Ann McMikel, Vice President, Global Partnerships and Policy, American Cancer Society
Despite the fact that cervical cancer is preventable and treatable, every two minutes a woman dies of cervical cancer around the world. Close to one in 26 women will develop cervical cancer in their lifetime, and one in 40 will die from the disease in sub-Saharan Africa, according to the American Cancer Society’s Cancer Atlas. It is critical that we close deadly gaps in cervical cancer prevention, screening and treatment for women and girls by making this disease a top health and development priority for global leaders. This was the clarion call issued in July at the 9th Stop Cervical, Breast and Prostate Cancer in Africa Conference that was held in Nairobi, Kenya, which convened more than 20 African First Ladies and their high-level representatives around the theme of “Investing to Save Lives: The Role of Public-Private Sector Partnerships.”
I have often traveled to Africa, a region that is battling the double burden of communicable diseases like HIV, tuberculosis and malaria and noncommunicable diseases like cancer, cardiovascular disease and diabetes, but never before have I witnessed the sense of urgency to combat Africa’s growing cancer threat for women. President Uhuru Kenyatta and First Lady Margaret Kenyatta presided over the conference program and shared their personal commitment to reducing the cancer toll on their country and region by strengthening policies, reducing stigma and advocating for increased funding. The conference brought together more than 4,000 delegates, including First Ladies, Parliamentarians, Ministers of Health, health professionals, NGOs, survivors and the corporate sector.
The president expressed his strong commitment for cancer control, including plans to open four regional cancer centers and a strong National Cancer Institute presence. He spoke of Africa’s unprecedented opportunity to leverage the public health gains and significant human and financial investments in the war against HIV/AIDS by ensuring that women’s cancers do not undermine the region’s forward economic progress and bright future for women and girls. The First Lady, who has a reputation of being humble, gracious and community-driven, spoke of the Beyond Zero campaign she leads, which focuses on providing maternal health services via mobile clinics. She recently integrated cervical cancer screening into the campaign’s offerings and pledged to address cancer stigma and making access to cervical cancer prevention and screening a major focus of her platform. The Beyond Zero campaign has reached more than 30 counties and was recently recognized by the United Nations.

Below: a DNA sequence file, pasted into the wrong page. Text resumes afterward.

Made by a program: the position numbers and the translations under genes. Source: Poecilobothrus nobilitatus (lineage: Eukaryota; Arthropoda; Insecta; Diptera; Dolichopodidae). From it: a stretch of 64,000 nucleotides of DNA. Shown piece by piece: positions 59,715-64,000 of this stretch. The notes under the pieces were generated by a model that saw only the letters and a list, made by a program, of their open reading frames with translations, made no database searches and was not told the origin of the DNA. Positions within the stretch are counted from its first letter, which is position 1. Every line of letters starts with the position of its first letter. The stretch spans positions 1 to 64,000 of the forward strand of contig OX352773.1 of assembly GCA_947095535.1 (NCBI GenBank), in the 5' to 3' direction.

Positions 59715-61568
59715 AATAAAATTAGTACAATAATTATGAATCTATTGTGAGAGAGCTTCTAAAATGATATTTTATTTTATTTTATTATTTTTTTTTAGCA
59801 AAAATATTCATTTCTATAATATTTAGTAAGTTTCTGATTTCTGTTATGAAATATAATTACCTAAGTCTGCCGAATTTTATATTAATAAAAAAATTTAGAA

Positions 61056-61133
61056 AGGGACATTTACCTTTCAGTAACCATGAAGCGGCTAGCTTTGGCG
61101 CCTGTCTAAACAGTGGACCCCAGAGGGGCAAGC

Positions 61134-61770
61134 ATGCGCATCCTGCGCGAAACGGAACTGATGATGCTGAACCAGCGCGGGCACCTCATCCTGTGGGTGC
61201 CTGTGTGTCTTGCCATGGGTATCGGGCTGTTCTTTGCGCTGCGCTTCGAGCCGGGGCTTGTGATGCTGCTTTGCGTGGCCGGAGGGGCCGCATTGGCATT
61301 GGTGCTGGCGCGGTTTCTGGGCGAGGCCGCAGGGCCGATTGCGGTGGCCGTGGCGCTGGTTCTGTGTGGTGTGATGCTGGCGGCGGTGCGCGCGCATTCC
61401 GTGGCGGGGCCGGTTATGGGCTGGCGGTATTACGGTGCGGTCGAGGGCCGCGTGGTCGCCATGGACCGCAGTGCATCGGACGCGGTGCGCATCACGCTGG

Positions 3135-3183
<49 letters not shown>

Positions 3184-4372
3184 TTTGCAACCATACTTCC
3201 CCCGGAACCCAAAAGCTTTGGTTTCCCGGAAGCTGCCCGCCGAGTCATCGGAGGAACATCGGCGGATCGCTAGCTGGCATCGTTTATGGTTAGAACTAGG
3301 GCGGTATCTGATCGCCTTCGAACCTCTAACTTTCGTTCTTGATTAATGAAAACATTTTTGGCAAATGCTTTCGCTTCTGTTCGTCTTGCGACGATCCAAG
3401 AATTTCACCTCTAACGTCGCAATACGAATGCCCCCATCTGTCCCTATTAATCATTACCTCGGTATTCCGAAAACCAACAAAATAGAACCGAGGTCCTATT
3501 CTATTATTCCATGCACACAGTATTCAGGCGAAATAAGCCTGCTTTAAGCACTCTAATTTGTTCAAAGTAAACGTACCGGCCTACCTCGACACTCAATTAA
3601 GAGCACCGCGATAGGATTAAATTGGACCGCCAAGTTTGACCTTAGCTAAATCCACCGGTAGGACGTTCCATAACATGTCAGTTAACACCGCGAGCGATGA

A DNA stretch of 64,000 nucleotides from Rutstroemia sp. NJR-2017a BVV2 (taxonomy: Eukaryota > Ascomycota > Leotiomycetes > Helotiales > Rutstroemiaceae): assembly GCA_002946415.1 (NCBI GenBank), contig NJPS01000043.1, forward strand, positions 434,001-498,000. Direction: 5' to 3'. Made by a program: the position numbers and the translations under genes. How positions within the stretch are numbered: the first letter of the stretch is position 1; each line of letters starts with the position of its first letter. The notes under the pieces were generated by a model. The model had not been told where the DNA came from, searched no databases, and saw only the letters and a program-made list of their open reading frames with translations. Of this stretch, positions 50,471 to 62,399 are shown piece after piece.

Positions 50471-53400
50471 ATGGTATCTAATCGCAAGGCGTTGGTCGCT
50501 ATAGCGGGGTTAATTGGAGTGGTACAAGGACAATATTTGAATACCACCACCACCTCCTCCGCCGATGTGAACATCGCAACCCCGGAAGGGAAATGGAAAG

The First Lady is a powerful role model who champions the fight against cancer. The Society is committed to supporting this special kind of leadership and we were proud to pilot a special pre-conference Cancer Champions training program for the offices of First Ladies in conjunction with this conference. The training provided evidence-based information and advocacy tools for cancer campaigns and messaging opportunities. More than 80 technical advisors and media assistants from Kenya, Tanzania, Mozambique, Zambia, and Rwanda as well as our partners participated in the two-day training. Our speakers and partners included WHO, IAEA, Merck, Harvard, CITED, Roche and staff from the Kenya Health Ministry and Office of the First Lady. The key issues that were discussed and addressed were stigma, resource mobilization, framing messages, grassroots engagement, patient empowerment, and targeted advocacy opportunities around the post 2015 development agenda. We captured poignant video footage from participants who briefly shared why they are cancer champions. During the training, one of the survivors, who lives with HIV, bravely shared that when she got diagnosed with cervical cancer, she thought it was a death sentence and she contemplated suicide. She feared that she would be rejected by her husband and ostracized by her community. She somehow marshalled the strength and resources to seek treatment and today is committed to sharing her story in the hope that she can make a difference in reducing the stigma of this disease.
It is stories like hers that serve as powerful reminders that we must raise our collective voices around the world to demand accelerated access to the public health programs that we know can finish the fight against cervical cancer, including the HPV vaccine along with cost-effective screening and treatment services. Let’s spare our sisters, mothers, wives, and loved ones in developing nations like those in Africa from succumbing to this disease which can be conquered.
KENCASA at First Ladies Officers training at 9th Stop Cervical, Breast and Prostate Cancer in Africa Conference.